“We use the word ‘partner’ to refer to a shareowner or director of the company, or an employee or consultant who is a lawyer with equivalent standing and qualifications.”
If you wish to refer to a list of “partners” as well as the statutory list of directors, it is suggested that this might be done by way of some such wording as:
“A list of the directors is displayed at the above address, together with a list of those persons who are designated as partners.”
Notes 40 and 41 above deal only with what is or is not professionally proper. They do not deal with any legal consequences if shareowners or other participants are held out as “partners”.
Identifying the qualifications of managers (and RELs)
Rule 7.07(3) and (4) sets out the requirements to be followed when an REL, an RFL, any other lawyer, a non-lawyer manager or a body corporate is named as a manager on a recognised body’s letterhead, and whenever an REL is named in any capacity on a letterhead used by a firm or in-house practice. The following example illustrates how to comply:
“Paul van den Hoek, advocaat (Brussels), registered with the Solicitors Regulation Authority”.
You may name staff on your letterhead. However, it would be misleading (and could involve a criminal offence) to use the word “solicitor” to refer to an individual who is not a solicitor of the Supreme Court of England and Wales.
A lawyer whose professional title is “solicitor” in another jurisdiction but who is not a solicitor of England and Wales can only be referred to in publicity as “solicitor” if the word is suitably qualified, for example by the name of that lawyer’s jurisdiction of qualification.
The fact that you have acted for a client and details of the client’s transactions are subject to the duty of confidentiality – see rule 4 (Confidentiality and disclosure) – and you will therefore normally need the client’s consent before disclosing such information in any publicity.
Fee earner leaving a firm
It is not in itself misconduct for you to write to clients of a firm after leaving that firm, inviting their instructions. However, this cannot absolve you from any legal obligations arising out of your former contract of employment or partnership agreement.
Please use www.sra.org.uk/rule7 to link to this page.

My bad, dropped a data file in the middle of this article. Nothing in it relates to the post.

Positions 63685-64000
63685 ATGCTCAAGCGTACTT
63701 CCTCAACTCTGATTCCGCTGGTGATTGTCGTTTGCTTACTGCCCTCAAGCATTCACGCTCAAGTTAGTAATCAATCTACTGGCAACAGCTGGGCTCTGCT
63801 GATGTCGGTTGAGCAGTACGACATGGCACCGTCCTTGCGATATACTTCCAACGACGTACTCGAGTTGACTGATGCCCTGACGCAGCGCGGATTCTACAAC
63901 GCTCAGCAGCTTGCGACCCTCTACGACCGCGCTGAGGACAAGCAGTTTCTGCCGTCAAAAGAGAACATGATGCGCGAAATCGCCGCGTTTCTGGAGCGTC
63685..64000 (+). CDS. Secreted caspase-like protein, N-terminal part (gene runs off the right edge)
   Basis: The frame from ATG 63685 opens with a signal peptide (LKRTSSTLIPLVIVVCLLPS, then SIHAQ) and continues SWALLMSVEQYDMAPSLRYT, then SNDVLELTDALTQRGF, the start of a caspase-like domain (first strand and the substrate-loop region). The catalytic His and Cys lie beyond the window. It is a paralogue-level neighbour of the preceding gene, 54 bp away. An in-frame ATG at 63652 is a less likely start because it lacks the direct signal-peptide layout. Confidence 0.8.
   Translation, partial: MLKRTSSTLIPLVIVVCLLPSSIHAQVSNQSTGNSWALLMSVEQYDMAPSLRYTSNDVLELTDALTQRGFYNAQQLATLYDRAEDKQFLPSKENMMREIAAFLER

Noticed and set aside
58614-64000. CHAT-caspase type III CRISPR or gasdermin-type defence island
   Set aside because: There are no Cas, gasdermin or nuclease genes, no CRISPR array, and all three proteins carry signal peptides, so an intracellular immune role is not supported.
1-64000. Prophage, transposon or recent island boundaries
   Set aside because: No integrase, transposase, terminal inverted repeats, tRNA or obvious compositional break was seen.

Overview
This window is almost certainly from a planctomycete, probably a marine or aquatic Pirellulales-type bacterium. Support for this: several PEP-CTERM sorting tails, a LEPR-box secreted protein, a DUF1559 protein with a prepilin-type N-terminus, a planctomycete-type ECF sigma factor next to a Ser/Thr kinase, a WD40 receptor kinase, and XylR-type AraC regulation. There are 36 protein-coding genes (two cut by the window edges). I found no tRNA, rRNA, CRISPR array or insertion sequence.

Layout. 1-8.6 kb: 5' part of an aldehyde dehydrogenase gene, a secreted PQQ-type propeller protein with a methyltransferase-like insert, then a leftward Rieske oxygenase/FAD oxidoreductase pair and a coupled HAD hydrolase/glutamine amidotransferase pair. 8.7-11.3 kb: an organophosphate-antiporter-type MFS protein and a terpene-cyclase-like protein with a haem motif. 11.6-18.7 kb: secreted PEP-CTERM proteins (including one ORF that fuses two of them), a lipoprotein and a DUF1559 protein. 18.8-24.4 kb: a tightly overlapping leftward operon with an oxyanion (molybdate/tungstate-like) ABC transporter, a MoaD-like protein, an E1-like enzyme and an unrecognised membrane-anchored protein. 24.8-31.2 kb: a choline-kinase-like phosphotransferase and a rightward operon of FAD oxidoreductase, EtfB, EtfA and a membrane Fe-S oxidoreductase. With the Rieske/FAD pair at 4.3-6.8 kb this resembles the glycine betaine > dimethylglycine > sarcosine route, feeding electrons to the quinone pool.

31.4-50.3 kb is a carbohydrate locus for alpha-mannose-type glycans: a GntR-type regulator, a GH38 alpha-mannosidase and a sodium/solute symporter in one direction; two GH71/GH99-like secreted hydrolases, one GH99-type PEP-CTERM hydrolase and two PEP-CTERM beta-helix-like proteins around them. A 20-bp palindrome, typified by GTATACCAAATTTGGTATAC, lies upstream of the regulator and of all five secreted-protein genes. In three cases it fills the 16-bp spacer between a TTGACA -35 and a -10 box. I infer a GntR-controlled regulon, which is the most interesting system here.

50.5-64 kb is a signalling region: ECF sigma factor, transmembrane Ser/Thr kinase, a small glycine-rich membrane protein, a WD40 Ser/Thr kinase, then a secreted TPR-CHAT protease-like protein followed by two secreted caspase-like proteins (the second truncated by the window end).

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Version 21 of the Handbook was published on 6 December 2018. For more information, please click “History” above.
Chapter 8: Publicity
This chapter is about the manner in which you publicise your firm or in-house practice or any other businesses. The overriding concern is that publicity is not misleading and is sufficiently informative to ensure that clients and others can make informed choices.
In your publicity, you must comply with statutory requirements and have regard to voluntary codes.
The outcomes in this chapter show how the Principles apply in the context of publicity.
You must achieve these outcomes:
your publicity in relation to your firm or in-house practice or for any other business is accurate and not misleading, and is not likely to diminish the trust the public places in you and in the provision of legal services;
your publicity relating to charges is clearly expressed and identifies whether VAT and disbursements are included;
you do not make unsolicited approaches in person or by telephone to members of the public in order to publicise your firm or in-house practice or another business;
clients and the public have appropriate information about you, your firm and how you are regulated;
your letterhead, website and e-mails show the words “authorised and regulated by the Solicitors Regulation Authority” and either the firm’s registered name and number if it is an LLP or company or, if the firm is a partnership or a recognised sole practice, the name under which it is licensed/authorised by the SRA and the number allocated to it by the SRA.
Acting in the following way(s) may tend to show that you have achieved these outcomes and therefore complied with the Principles:
where you conduct other regulated activities your publicity discloses the manner in which you are regulated in relation to those activities;
where your firm is an MDP, any publicity in relation to that practice makes clear which services are regulated legal services and which are not;
any publicity intended for a jurisdiction outside England and Wales complies with the Principles, voluntary codes and the rules in force in that jurisdiction concerning publicity;
where you and another business jointly market services, the nature of the services provided by each business is clear.
Acting in the following way(s) may tend to show that you have not achieved these outcomes and therefore not complied with the Principles:
approaching people in the street, at ports of entry, in hospital or at the scene of an accident; including approaching people to conduct a survey which involves collecting contact details of potential clients, or otherwise promotes your firm or in-house practice;
allowing any other person to conduct publicity for your firm or in-house practice in a way that would breach the Principles;
advertising an estimated fee which is pitched at an unrealistically low level;
describing overheads of your firm (such a normal postage, telephone calls and charges arising in respect of client due diligence under the Money Laundering, Terrorist Financing and Transfer of Funds (Information on the Payer) Regulations 2017) as disbursements in your advertisements;
advertising an estimated or fixed fee without making it clear that additional charges may be payable, if that is the case;
using a name or description of your firm or in-house practice that includes the word “solicitor(s)” if none of the managers are solicitors;
advertising your firm or in-house practice in a way that suggests that services provided by another business are provided by your firm or in-house practice;
producing misleading information concerning the professional status of any manager or employee of your firm or in-house practice.
Outcomes 8.1 to 8.4 apply to your in-house practice unless it is clear from the context that the outcome is not relevant in your particular circumstances.
This chapter should be read in conjunction with Chapters 1 and 9.